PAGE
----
When it became clear that Northern Ireland’s special circumstances were preventing Britain from achieving the Brexit which most leavers envisaged, it was inevitable that Northern Ireland would have to be treated differently. As people on all sides (the DUP included) rejected a border on the island of Ireland, quite simply, there would have to be some sort of a border in the Irish Sea.

    Theresa May claimed she couldn’t accept this, and opted for a deal which put all of the UK in a backstop, rather than just Northern Ireland. At this point, with the prospect of the entire UK leaving as one, the DUP should have counted their blessings. But instead, they overplayed their hand, pushing for a harder Brexit which could not be delivered without Northern Ireland being treated differently.

    Foolishly, the DUP plotted May’s downfall, while courting more hardline Tories, like the ERG and Boris Johnson – who were certainly more hardline on Brexit, but not, as it turned out, on the union. And who could be surprised?

    Despite being called the Conservative and Unionist Party, polls show that party members value Brexit over maintaining the union. Alarmingly, a majority even believe that Brexit matters more than maintaining peace in Northern Ireland. The message to unionists from the mainland is as disappointing today as it was in the days of Carson – they’re just not interested.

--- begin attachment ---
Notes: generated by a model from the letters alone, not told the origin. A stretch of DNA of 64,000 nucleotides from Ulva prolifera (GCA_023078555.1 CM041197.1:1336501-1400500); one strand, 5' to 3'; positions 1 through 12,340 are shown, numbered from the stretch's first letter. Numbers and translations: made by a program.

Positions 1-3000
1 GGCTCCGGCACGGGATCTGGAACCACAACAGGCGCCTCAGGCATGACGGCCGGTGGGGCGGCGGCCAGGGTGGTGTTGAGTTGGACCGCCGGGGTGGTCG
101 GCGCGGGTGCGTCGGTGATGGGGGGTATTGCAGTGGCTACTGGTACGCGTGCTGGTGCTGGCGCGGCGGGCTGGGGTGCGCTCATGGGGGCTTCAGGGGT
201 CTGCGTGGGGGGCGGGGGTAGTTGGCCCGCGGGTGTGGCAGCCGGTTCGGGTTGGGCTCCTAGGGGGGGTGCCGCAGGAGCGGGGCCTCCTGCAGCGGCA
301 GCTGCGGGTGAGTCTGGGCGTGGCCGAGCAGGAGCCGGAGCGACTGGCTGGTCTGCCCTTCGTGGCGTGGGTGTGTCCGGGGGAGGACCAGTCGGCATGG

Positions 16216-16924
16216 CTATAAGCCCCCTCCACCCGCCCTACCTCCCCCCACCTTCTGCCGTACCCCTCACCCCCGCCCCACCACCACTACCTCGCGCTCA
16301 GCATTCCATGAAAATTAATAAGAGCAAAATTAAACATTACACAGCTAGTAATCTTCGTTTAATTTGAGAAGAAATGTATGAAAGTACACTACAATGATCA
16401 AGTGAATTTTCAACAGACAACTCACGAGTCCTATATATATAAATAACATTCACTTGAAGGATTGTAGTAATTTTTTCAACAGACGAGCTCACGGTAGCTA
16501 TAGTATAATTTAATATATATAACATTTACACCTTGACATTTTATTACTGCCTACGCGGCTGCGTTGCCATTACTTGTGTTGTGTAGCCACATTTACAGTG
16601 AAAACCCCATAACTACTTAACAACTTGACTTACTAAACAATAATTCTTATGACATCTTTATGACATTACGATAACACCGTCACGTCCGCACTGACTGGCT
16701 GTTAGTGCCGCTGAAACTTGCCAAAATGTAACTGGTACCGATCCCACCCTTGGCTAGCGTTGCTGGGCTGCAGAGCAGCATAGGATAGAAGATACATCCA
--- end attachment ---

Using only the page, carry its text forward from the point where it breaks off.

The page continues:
Ironically, despite going over the heads of the DUP, the Tories have actually come up with something which is a reasonable compromise for Northern Ireland. If Brexit has to happen, then this deal is the best possible outcome for us.

    Foreign Secretary Dominic Raab even espoused the amazing potential it has to give Northern Ireland special access to the EU market; causing many in Britain to wonder why the rest of us won’t receive the same benefit. But even this final financial incentive left the DUP unconvinced, so concerned are they now for the union which they themselves imperiled.